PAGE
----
Nature up close: Grand Canyon ecosystems

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Pinyon pines and juniper woodland in Grand Canyon.

By "Sunday Morning" contributing videographer Judy Lehmberg. 

Visitors to the Grand Canyon expect to see its vast beauty, majestic vistas and stunning colors, but it is also a perfect place to see samples of many of Earth's ecosystems as they border each other from the top of the canyon to the bottom. If you were to take a trip down the canyon from the north side, you walk through five ecosystems: the boreal forest, the ponderosa pine forest, the pinyon-juniper woodland, desert scrub, and desert. 

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Mariposa lilies can be found within several Grand Canyon ecosystems.

During that trip you would journey 6,000 feet and two billion years of geological time. The geology, plants and animals of the canyon vary with elevation, but while the geology is a result of sediments deposited millions of years ago, the plants and animals present are a result of altitude, temperature, soil type and the availability of water. Just as the canyon is a self-contained geology lesson, it is also a lesson in ecosystems. 

An ecosystem is a unique combination of living and nonliving parts that give an area its distinctive characteristics, including plants and animals as well as soil type, the amount of moisture, and temperature. Depending on the reference there are between six and 30 ecosystem types on Earth, but most authors put the number somewhere closer to ten. Biologists agree the Grand Canyon contains five ecosystems: the Canadian, Hudsonian, Transition, Upper Sonoran and Lower Sonoran. To see these ecosystems outside of the canyon you would have to travel from Mexico to Canada. Of course, to see all of them up close in the canyon, you have to do some walking or take a mule. (I much prefer walking as the people on the mules generally don't look very happy.)

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A grove of aspens in the fall boreal forest.

Above the north rim of the canyon is boreal forest (Canadian). It occurs above 8,200 feet and gets more rain and snow – up to 12 feet – than any of the other canyon ecosystems, and is also colder than all the others. Here you can wander through aspen groves, Englemann spruce and Douglas fir. Some of the animals present are mountain lions, mule deer and long-tail voles.

Ponderosa pine (Hudsonian) are indicative of the next ecosystem. They are found from the top of the canyon, around 8,200 to 6,500 feet. Mountain lions, mule deer and Kaibab squirrels are all found in this zone.

In fact Kaibab squirrels are found nowhere else on Earth other than on the north rim of the Grand Canyon, where they have become geographically isolated, literally trapped by their surrounding environment. The squirrels live on the Kaibab Plateau on the north side of the canyon. It is surrounded by the canyon on one side and desert on all the other sides. Kaibab squirrels can't survive in the desert or the canyon, so they will never be able to extend their range. So, how did they get there?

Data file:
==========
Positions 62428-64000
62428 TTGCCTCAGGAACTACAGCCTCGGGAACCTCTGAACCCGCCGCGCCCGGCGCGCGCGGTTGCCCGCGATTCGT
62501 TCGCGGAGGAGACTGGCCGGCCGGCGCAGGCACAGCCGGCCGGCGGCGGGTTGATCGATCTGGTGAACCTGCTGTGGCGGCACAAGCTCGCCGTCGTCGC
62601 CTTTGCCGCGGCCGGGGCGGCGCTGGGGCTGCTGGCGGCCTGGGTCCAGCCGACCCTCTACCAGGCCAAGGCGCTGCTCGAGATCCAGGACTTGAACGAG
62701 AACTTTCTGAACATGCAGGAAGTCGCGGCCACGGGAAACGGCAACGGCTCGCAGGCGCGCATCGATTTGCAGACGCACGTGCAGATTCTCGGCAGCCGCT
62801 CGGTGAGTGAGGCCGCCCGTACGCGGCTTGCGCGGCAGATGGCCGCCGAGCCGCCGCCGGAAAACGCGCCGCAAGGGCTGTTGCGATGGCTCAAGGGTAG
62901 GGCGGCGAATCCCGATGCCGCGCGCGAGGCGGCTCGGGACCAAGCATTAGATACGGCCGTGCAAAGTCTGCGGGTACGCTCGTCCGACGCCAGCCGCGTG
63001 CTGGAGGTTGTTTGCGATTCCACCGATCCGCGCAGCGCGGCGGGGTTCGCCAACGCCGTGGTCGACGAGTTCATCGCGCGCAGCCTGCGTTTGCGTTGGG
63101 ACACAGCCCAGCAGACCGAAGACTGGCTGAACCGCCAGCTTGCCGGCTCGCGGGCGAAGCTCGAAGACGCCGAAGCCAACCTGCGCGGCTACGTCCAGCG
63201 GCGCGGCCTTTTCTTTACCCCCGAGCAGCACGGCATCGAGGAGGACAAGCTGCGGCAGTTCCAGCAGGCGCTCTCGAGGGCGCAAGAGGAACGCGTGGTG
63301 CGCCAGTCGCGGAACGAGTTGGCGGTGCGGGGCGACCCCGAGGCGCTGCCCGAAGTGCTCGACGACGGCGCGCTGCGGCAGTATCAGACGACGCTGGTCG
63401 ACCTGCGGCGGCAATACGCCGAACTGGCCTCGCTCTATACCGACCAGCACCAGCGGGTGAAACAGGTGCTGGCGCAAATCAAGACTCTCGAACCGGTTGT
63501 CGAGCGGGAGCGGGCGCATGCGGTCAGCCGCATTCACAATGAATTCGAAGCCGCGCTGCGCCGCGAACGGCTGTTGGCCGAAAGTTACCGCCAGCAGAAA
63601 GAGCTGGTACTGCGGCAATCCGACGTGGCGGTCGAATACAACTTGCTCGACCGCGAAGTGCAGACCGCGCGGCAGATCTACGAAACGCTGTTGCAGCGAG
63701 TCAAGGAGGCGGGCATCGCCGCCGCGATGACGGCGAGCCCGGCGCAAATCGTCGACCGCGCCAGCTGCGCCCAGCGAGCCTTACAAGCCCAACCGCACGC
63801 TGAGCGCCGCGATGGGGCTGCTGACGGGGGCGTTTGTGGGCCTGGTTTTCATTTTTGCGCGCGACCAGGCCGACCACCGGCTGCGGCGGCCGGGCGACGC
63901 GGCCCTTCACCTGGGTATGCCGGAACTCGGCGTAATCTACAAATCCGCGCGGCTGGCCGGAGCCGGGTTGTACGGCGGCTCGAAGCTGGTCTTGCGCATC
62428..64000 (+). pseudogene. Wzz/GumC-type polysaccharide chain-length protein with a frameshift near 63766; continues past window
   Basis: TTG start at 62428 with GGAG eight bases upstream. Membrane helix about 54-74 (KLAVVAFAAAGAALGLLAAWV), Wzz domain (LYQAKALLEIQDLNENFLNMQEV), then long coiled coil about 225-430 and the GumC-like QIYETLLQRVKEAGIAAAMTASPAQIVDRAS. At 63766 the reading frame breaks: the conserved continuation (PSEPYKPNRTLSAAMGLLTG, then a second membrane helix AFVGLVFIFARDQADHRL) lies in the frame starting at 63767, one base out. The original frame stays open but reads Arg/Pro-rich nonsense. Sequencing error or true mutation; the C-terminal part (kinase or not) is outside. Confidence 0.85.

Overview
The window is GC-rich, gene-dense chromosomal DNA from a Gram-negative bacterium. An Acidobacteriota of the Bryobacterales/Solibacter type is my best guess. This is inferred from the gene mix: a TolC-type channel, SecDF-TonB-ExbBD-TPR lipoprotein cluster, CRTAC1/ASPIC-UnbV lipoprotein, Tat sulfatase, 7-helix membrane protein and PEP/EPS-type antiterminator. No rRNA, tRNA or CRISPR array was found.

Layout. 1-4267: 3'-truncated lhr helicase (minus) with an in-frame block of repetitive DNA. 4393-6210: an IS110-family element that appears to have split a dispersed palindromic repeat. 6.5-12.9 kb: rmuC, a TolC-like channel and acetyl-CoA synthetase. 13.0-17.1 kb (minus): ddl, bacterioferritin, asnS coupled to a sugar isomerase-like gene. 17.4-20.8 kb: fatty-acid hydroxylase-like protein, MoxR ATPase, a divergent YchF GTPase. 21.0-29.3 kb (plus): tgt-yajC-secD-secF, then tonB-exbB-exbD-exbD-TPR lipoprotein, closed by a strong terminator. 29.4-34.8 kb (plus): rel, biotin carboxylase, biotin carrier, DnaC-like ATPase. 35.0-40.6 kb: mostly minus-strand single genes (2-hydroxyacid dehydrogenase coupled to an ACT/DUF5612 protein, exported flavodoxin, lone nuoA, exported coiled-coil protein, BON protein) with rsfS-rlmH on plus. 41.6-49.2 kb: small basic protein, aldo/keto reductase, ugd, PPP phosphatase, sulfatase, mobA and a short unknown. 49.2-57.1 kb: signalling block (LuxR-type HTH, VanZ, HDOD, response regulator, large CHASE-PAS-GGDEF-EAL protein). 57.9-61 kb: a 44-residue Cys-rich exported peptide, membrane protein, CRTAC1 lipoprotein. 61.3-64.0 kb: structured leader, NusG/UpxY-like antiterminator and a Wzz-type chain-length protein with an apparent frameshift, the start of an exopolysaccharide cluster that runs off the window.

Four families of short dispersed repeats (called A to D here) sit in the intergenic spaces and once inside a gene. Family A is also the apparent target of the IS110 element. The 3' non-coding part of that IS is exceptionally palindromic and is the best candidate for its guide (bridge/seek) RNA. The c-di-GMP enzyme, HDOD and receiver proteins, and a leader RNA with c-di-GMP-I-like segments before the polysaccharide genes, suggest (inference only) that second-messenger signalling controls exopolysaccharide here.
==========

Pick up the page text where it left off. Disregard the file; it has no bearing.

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An Abert's squirrel (left) and a Kaibab squirrel. They both have ear tufts and gray bodies. The major difference is their belly color. They cannot interbreed.

They are a result of years of geological and evolutionary change. Millions of years ago, before the Colorado River existed, one species of squirrel lived in what is now the entire Grand Canyon region. At least six million years ago, maybe more, what much later became the Colorado River cut through the area. Over the following years uplift caused the formation of a canyon as the river cut through, permanently dividing the squirrel population. As the uplift continued conditions changed along with evolutionary pressure on the squirrels. These pressures affected the squirrels on one side of the river differently than the ones on the other side. Eventually they became two separate species that cannot interbreed, even when we move them together. The squirrel on the north side is the Kaibab squirrel, and the one on the south side is the Abert's squirrel.

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Prickly poppy is found in the upper Sonoran zone.

From 6,500 to 4,200 feet is the pinyon pine - juniper woodland (Transition). Gambel oak, elderberry and Mormon tea or Ephedra (a natural source of ephedrine used in some antihistamines) are also here.

Between 4,200 and 2,000 feet the vegetation becomes desert scrub (upper Sonoran), where only plants adapted for dry desert conditions can survive. Desert scrub plants include creosote, ocotillo, mesquite and several species of cactus. Chipmunks, jackrabbits and spotted skunks are found here as well. Skunks use their ability to spray a nasty smelling liquid to deter predators. Spotted skunks release spray differently than most skunks. If they feel threatened they face their adversary, raise the back half of their body while directing their rear end to the threat, and then spray. Beware of skunks standing only on their front legs! 

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Claret cup cactus is found only in the driest parts of the canyon, the lower Sonoran.

From 2,000 feet to the bottom of the canyon is desert (Lower Sonoran). It also includes the river, which is surrounded by riparian vegetation and animals, such as willows, arrow weed, canyon tree frogs and red-spotted toads.

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Judy Lehmberg is a former college biology teacher who now shoots nature videos.

          
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